News

Milford’s Long, Complicated History With OFCC

Posted on: August 30, 2019
Tags: Facilities, Financial information, Milford junior high band, Ofcc

This is part 1 of a 2-part series. The first part covers Milford’s history with OFCC, from the creation of the facilities master plan (FMP) to the latest meetings with OFCC officials. Part 2 will be published next week and will cover Milford’s options for state funding going forward.

The May 2019 bond issue to replace the junior high generated many questions in the community. There was one question, though, that was perhaps asked far more frequently than any other:

Why can’t the state pay for a new middle school?

The answer is complicated and is rooted in the rules and processes of a government organization called the Ohio Facilities Construction Commission (OFCC). OFCC was formerly known as the Ohio School Facilities Commission (OSFC). In 2012, that organization was merged with the Office of State Architect to form OFCC.

OFCC provides support, guidance and financial assistance to renovation and construction projects for state agencies, public universities, and K-12 public school systems. The agency also manages the grant process for cultural and educational facilities.

Milford first engaged with OFCC in the early-2000s through the development of a facilities master plan (FMP). The master plan identified the district’s facility needs and developed a strategy for improving facilities to meet educational objectives. 

Milford’s plan was developed in partnership with OFCC and with community input. While the master plan touched on many needs and objectives, the plan listed four major projects:

  1. Construction of four new neighborhood elementary schools.

  2. Replacement of two existing elementary schools (Charles L. Seipelt and Boyd E. Smith).

  3. Renovation of the high school.

  4. Replacement of the junior high.

The following information covers Milford’s relationship with OFCC and how the district has made use of state money to fund portions of the master plan. There have been questions raised about whether Milford has followed proper processes to obtain state funding, especially with regard to the replacement of the junior high. OFCC answered those questions definitively during a recent visit with the CAT group on August 15:

 

 

Milford and OFCC

Milford and OFCC

Expedited Local Partnership Program

Milford entered into a formal partnership with OFCC in 2002 through the Expedited Local Partnership Program (ELPP). ELPP is a common entry-point for affluent districts that want to start their projects quickly. The program allows the district to start on portions of the plan and then qualify for state funding for future projects.

Under ELPP, a district pays for projects with community funds, usually with the passage of a bond. Those community-funded projects create funding credits with OFCC. The district can then use those credits to fund other projects in the master plan.

Milford’s ELPP agreement was for a 73/27 funding split. That means that 73 percent of the cost of the plan would be funded by the community. That community funding would create a 27 percent credit that Milford could then use in the future.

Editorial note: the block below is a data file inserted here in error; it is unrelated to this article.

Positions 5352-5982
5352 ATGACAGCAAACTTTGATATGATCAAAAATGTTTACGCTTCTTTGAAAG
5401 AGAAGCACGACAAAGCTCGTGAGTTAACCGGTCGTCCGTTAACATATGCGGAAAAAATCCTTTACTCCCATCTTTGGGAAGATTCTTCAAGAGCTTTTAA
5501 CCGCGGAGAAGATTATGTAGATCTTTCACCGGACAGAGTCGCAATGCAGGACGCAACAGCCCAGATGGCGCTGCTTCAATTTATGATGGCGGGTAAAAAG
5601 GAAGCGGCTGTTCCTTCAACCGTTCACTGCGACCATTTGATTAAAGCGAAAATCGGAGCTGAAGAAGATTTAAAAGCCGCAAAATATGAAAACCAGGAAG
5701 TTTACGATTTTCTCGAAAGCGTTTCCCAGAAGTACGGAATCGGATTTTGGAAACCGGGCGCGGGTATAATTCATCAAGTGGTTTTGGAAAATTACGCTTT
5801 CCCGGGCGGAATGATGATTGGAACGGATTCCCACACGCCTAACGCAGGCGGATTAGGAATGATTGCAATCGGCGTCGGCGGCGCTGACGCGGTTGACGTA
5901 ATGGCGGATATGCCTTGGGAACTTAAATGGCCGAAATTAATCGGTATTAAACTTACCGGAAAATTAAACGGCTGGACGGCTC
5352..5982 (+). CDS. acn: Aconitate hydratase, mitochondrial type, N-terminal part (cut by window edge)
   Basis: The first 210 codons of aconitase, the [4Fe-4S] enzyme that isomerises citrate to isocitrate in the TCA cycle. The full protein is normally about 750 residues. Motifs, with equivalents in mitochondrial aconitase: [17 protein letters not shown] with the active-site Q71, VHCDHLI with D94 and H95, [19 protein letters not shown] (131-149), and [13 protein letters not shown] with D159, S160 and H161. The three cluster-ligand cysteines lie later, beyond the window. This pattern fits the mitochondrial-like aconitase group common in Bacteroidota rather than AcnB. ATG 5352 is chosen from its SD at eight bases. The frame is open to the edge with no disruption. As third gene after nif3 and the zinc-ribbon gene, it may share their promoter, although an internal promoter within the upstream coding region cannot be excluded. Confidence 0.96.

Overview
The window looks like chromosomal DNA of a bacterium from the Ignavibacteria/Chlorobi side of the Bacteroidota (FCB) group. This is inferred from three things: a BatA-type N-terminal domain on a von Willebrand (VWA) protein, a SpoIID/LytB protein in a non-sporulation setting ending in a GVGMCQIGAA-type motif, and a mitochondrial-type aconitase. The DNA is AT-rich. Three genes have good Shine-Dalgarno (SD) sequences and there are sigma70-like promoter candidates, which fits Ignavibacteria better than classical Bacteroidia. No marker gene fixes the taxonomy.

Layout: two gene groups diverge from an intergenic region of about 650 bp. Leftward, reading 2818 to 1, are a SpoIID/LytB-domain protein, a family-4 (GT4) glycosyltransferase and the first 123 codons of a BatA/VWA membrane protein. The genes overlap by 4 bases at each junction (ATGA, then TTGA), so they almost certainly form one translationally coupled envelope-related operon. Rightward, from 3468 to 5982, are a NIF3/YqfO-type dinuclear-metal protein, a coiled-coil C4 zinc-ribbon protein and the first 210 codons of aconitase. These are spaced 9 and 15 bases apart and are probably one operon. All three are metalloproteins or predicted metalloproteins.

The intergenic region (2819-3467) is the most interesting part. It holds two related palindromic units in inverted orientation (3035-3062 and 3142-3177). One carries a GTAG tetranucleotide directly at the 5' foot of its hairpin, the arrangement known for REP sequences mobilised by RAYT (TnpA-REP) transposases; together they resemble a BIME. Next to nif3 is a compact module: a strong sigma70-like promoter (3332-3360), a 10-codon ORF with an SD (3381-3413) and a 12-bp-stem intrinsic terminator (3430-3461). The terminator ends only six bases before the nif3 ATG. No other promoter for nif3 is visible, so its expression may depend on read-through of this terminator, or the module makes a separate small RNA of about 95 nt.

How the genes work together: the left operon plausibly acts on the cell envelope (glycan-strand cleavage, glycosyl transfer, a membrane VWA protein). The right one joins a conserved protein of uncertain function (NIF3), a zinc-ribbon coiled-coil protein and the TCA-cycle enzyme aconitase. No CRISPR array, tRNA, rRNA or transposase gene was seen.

The district started the plan by passing a bond to tackle the first item on the master plan list - the construction of four new elementary schools. At that time, the district was experiencing rapid population growth and had run out of elementary school space. 

That bond led to the construction of four new neighborhood elementary schools - McCormick, Mulberry, Meadowview, and Pattison. These schools, often referred to as the “4-pack,” opened in 2004. Since they were funded with community dollars, they created a funding credit in the ELPP program.

In 2008, Milford addressed another project in the master plan. The district refinanced existing bonds and passed renewal bonds to fund a partial renovation and an addition to the high school. This project resolved 40 percent of the renovation issues that OFCC identified in their original analysis of the building. The financing for the 2008 project didn’t create any new taxes for community members, but it did create additional credits for the district in ELPP. 

Classroom Facilities Assistance Program - Segment 1

By 2013, the district had earned $25 million in credits with OFCC. The district had the opportunity to use that money, but with two conditions:

  1. The money had to be used all at once. There was no option to use a portion at that time and save a portion for later.

  2. The money had to be used to complete a project. The district couldn’t use the money to simply start a project or partially complete it.

Given those requirements, the district’s only option was to use the funds to replace Charles L. Seipelt and Boyd E. Smith. While $25 million is a significant amount, it was not enough to build a new junior high. It was, however, sufficient to fund two replacement elementary schools. The OFCC credits covered all but $2 million of the construction costs. The remainder was paid from the school’s operating funds.

The use of this credit moved Milford out of ELPP and into another OFCC program called Classroom Facilities Assistance Program (CFAP). CFAP is significantly different from ELPP in that CFAP uses a ranking system to determine when a district receives money. Districts don’t earn credits in CFAP. Rather, they simply receive funding when it’s their turn.

CFAP - Segment 2

The construction of Seipelt and Boyd E. Smith completed Milford’s first segment in CFAP. The district then turned to segment 2 - the replacement of the junior high and the completion of high school renovations.

While ELPP offers funding based on earned credits, CFAP funding is based on a complex ranking system. To complicate matters, the rankings change frequently, so it’s difficult to pinpoint exactly when funds will be available.

How does OFCC determine when it is a district’s turn to receive money in CFAP? Below are some of the criteria OFCC considers as it determines eligibility:

Equity Rank

CFAP uses an equity system that assigns a rank to each school district. The lower a district’s rank, the higher their funding percentage. CFAP also gives funding priority to those schools with a lower equity rank.

Equity rank is based on assessed property valuation per student. Those districts with lower property values have lower equity ranks. Those districts with high property values have high equity ranks. The equity ranks change every year, which is one of the reasons why it is difficult to forecast exactly when OFCC can offer funds.